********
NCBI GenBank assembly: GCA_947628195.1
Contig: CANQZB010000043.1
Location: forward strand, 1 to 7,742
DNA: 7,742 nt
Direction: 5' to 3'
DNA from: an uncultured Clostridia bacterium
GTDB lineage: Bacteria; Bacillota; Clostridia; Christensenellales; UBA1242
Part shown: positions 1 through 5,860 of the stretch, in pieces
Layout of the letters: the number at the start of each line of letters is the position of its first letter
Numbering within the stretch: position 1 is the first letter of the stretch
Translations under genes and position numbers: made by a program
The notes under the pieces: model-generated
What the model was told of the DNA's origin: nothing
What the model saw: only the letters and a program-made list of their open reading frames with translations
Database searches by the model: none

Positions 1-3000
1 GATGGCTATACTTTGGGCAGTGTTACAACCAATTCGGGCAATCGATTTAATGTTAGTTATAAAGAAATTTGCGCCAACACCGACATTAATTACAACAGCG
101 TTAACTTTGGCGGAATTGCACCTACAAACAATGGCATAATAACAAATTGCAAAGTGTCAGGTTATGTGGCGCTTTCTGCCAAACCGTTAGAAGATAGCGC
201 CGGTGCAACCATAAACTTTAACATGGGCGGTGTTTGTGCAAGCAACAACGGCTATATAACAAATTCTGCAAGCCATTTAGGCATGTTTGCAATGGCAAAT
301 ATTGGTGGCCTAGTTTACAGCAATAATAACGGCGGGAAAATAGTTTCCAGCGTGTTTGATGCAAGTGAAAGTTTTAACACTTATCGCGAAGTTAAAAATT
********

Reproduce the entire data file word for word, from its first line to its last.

NCBI GenBank assembly: GCA_947628195.1
Contig: CANQZB010000043.1
Location: forward strand, 1 to 7,742
DNA: 7,742 nt
Direction: 5' to 3'
DNA from: an uncultured Clostridia bacterium
GTDB lineage: Bacteria; Bacillota; Clostridia; Christensenellales; UBA1242
Part shown: positions 1 through 5,860 of the stretch, in pieces
Layout of the letters: the number at the start of each line of letters is the position of its first letter
Numbering within the stretch: position 1 is the first letter of the stretch
Translations under genes and position numbers: made by a program
The notes under the pieces: model-generated
What the model was told of the DNA's origin: nothing
What the model saw: only the letters and a program-made list of their open reading frames with translations
Database searches by the model: none

Positions 1-3000
1 GATGGCTATACTTTGGGCAGTGTTACAACCAATTCGGGCAATCGATTTAATGTTAGTTATAAAGAAATTTGCGCCAACACCGACATTAATTACAACAGCG
101 TTAACTTTGGCGGAATTGCACCTACAAACAATGGCATAATAACAAATTGCAAAGTGTCAGGTTATGTGGCGCTTTCTGCCAAACCGTTAGAAGATAGCGC
201 CGGTGCAACCATAAACTTTAACATGGGCGGTGTTTGTGCAAGCAACAACGGCTATATAACAAATTCTGCAAGCCATTTAGGCATGTTTGCAATGGCAAAT
301 ATTGGTGGCCTAGTTTACAGCAATAATAACGGCGGGAAAATAGTTTCCAGCGTGTTTGATGCAAGTGAAAGTTTTAACACTTATCGCGAAGTTAAAAATT